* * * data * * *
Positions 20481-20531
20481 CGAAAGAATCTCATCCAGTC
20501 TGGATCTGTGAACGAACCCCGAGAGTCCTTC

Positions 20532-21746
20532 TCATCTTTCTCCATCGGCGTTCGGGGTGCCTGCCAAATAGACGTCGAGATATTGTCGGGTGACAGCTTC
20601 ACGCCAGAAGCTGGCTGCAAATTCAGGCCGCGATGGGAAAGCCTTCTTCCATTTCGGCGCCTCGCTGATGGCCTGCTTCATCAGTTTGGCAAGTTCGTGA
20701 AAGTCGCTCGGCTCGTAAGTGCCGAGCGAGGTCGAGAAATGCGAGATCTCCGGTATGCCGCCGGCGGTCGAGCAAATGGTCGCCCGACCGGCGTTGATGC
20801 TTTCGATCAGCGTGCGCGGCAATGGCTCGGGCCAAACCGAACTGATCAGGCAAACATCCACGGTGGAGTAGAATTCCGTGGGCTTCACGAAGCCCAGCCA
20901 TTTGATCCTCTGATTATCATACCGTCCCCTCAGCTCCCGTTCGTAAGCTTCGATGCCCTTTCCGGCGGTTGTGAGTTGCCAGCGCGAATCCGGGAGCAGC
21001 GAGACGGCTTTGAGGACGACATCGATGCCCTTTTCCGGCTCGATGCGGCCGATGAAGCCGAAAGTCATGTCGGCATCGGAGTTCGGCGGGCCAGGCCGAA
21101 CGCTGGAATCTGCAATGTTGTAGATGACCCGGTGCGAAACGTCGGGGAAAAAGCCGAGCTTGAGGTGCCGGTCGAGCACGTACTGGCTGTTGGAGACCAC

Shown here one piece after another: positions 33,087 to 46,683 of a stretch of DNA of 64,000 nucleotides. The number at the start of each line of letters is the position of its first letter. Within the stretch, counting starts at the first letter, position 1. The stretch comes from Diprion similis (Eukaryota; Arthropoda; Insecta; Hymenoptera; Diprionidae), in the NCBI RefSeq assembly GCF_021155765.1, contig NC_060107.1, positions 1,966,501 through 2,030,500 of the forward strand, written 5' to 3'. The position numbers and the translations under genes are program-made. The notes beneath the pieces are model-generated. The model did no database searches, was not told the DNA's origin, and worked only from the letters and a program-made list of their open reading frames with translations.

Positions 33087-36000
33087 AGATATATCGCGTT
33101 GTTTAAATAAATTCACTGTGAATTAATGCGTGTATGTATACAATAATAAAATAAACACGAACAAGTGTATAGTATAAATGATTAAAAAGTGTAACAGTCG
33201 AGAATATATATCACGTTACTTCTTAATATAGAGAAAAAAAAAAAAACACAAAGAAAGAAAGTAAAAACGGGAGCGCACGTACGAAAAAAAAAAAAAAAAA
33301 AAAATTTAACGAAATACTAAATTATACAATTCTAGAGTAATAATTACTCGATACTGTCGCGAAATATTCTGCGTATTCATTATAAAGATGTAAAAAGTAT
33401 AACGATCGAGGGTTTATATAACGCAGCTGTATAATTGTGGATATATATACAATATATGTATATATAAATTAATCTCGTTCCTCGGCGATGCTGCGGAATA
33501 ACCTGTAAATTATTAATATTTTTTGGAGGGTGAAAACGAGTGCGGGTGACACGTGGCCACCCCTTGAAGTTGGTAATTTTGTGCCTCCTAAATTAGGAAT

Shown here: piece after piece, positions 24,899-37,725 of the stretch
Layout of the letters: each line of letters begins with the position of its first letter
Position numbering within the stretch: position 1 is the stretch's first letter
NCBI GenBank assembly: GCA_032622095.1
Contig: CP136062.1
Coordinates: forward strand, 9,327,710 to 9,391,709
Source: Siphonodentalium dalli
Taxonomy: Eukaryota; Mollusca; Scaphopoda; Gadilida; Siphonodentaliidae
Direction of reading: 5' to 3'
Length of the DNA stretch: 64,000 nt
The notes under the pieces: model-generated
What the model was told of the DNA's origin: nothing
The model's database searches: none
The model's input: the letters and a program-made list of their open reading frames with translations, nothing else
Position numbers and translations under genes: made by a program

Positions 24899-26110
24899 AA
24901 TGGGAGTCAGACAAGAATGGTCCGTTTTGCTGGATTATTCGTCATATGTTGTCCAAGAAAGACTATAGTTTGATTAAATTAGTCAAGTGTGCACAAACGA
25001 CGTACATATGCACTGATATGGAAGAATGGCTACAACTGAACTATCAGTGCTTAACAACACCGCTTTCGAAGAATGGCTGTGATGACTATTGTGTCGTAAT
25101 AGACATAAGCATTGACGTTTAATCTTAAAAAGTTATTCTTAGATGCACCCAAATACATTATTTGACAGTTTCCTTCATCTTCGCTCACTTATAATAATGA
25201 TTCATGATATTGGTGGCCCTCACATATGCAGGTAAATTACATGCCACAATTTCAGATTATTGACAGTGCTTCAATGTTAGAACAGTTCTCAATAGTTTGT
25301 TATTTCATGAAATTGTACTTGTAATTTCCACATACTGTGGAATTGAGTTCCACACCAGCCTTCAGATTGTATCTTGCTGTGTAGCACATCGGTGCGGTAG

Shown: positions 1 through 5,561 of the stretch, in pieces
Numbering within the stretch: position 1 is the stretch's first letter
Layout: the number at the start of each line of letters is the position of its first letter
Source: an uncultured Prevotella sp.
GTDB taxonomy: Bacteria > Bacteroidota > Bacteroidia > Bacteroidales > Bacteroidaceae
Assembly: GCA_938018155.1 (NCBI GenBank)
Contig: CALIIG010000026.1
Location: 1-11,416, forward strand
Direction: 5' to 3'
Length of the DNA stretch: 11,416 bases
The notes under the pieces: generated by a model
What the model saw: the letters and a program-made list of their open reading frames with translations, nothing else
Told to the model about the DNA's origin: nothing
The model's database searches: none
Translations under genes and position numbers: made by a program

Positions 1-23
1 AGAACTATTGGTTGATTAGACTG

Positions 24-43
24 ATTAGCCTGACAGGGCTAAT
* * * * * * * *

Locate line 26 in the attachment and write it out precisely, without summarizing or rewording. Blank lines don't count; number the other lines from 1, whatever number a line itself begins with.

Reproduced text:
Source: Siphonodentalium dalli